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UAW-Ford Pact Will Maintain the Status Quo : Labor: Tentative three-year contract carries modest wage hikes, no big changes in health care or job security.

September 17, 1993|DONALD W. NAUSS | TIMES STAFF WRITER

DETROIT — The tentative labor contract reached late Wednesday between the United Auto Workers union and Ford Motor Co. maintains the status quo, with no major changes in health care coverage or job and income guarantees for workers.

The new three-year contract, reached after a 40-hour bargaining session, provides modest wage increases, increased pension benefits for retirees and lower initial pay for new hires.

It also continues full medical coverage for hourly workers and keeps in place generous job and income security provisions that provide nearly full pay for laid-off workers for the life of the contract.

"The UAW held firm on major principles and compromised a little on dollars and cents," said Harley Shaiken, a visiting labor professor at UC Berkeley. "It amounts to an important victory for the UAW."

The pact must be approved by the 200-member bargaining council before going to Ford's 96,000 UAW members for ratification. The union will then try to hammer out similar contracts with Chrysler Corp. and General Motors Corp.

Some provisions could be difficult for GM to swallow, and the troubled auto maker may seek concessions. But some analysts feel the contract with Ford was made with an eye toward helping GM.

Details of the contract were not disclosed by UAW and Ford officials, but some specifics leaked out Thursday through local union representatives and labor experts.

Ford sought to force workers to pick up a portion of their health care costs through deductibles or co-payments, but the UAW resisted, saying workers would strike over that issue.

The company, which earned $1.35 billion in the first half of 1993 and has gained market share, decided not to force the issue. Rather, it is banking on relief from President Clinton's planned health care reform package.

The Administration is proposing to shift the health care cost of early retirees of big companies to regional alliances. Such a program would greatly aid the auto makers, whose work forces are aging.

Ford also agreed to keep intact its job and income security fund. The $1.6-billion kitty provides laid-off workers with full pay for 36 weeks and 95% of base pay thereafter. It also limits layoffs during sales slumps.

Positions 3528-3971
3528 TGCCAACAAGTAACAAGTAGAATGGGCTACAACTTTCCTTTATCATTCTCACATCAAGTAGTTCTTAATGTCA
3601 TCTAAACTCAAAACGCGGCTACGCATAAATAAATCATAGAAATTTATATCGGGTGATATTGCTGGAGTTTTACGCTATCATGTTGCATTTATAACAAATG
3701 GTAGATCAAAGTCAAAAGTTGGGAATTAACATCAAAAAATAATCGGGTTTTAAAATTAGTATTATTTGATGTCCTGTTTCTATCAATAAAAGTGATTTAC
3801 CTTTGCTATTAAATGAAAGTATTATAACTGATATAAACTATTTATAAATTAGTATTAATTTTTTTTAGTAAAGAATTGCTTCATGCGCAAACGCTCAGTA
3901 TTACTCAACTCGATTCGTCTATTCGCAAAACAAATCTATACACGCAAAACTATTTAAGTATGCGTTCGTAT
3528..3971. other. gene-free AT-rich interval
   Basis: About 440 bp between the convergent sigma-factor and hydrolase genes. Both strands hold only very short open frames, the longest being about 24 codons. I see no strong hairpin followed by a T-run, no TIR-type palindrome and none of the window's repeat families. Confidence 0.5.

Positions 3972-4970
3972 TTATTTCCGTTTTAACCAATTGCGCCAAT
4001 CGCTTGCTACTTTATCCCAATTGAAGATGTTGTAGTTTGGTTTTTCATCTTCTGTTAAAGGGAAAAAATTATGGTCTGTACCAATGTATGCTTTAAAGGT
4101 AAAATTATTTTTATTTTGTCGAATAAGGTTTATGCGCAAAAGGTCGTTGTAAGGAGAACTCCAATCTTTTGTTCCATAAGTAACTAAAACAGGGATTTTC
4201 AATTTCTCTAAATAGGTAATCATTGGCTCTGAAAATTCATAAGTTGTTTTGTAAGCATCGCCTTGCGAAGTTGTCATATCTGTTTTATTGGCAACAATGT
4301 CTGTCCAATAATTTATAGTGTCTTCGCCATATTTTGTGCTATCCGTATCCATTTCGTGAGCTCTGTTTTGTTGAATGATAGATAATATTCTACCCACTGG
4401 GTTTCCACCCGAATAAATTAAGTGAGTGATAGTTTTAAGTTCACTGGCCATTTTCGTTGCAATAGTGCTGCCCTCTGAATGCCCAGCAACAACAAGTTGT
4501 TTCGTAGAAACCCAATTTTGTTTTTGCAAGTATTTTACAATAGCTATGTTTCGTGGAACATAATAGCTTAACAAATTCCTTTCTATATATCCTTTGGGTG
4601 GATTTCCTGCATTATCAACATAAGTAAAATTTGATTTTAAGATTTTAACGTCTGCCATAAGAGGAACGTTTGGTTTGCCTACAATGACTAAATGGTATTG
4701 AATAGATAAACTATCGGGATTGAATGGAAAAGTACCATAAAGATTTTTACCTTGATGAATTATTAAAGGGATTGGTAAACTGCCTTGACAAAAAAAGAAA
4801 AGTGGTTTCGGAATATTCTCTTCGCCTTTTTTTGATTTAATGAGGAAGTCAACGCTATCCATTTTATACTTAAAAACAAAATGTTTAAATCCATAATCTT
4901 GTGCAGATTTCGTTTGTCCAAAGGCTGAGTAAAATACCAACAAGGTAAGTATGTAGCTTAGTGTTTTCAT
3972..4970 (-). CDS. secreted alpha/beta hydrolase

Regarding wages, workers will receive a 3% increase the first year and lump-sum payments equal to 2% of annual wages in the second and third years. UAW workers at Ford now make an average of $17 an hour.

While holding fast on health care and job security, the union agreed to a lower pay scale for new employees. New hires will initially be paid 75% of full pay and reach parity in three years, sources said. New workers currently start at 85% of full pay and reach parity in 18 months.

But in a concession to the union, Ford agreed to provide new workers with full medical coverage after six months, instead of the current 18 months.

The compromise allows the company to lower its wage costs, particularly as it replaces retiring workers with younger ones, yet provides a way for the union to avoid a permanent two-tier wage system.

Still, some union members strongly oppose the provision. "I don't like the lower pay scale," said E.A. Bundorf, a Local 182 union representative at Ford's Livonia, Mich., transmission plant. "I will vote against it."

Pension benefits for workers with more than 30 years of service are being increased 17% to $2,100 a month, sources said. The increased payments are designed to encourage older workers to retire early. More than 20% of Ford's work force could retire in the next three years, industry officials estimate.

David Garrity, an analyst with McDonald & Co., said the pension inducement could be difficult for Chrysler and GM to match. Chrysler's pension fund has a shortfall of $3.35 billion, and GM's shortfall could hit $19 billion by the end of the year.

But David Cole, executive director of the University of Michigan's Office for the Study of Automotive Transportation, said the provision could help GM, which wants to reduce its 266,000 hourly work force by about 40,000 in the next several years.

"I think that is intended to help GM," he said. "It will facilitate early retirements."

Jack Hall, Ford's chief negotiator, said Wednesday night that Ford expects its work force will be the same in 1996 as it is now. The statement was interpreted by some experts as an acknowledgment that Ford has agreed to replace any worker who quits or retires. But Ford apparently did not agree to additional hiring, as the union had hoped.

Terms of the Deal

The terms of the contract settlement between the UAW and Ford have not been disclosed, but sources said the tentative agreement includes these key elements:

* A continuation of full health care coverage to current workers. New workers receive full health care benefits within six months instead of the current 18 months.

* New hires will be paid 75% of full pay and reach full pay within three years. They now begin at 85% of full pay and reach parity in 18 months.

* Preservation of Ford's job and income security fund that provides laid-off workers full pay for up to 36 weeks. After that, they are guaranteed 95% of take-home pay for the life of the contract.

* Workers will receive a 3% wage increase in the first year and lump-sum payments equal to 2% of annual wages in the second and third years.

* For workers retiring after 30 years, monthly pension payments increase 17% by the end of the three-year contract. Monthly payments that are now $1,800 will increase to $2,100 by 1996.

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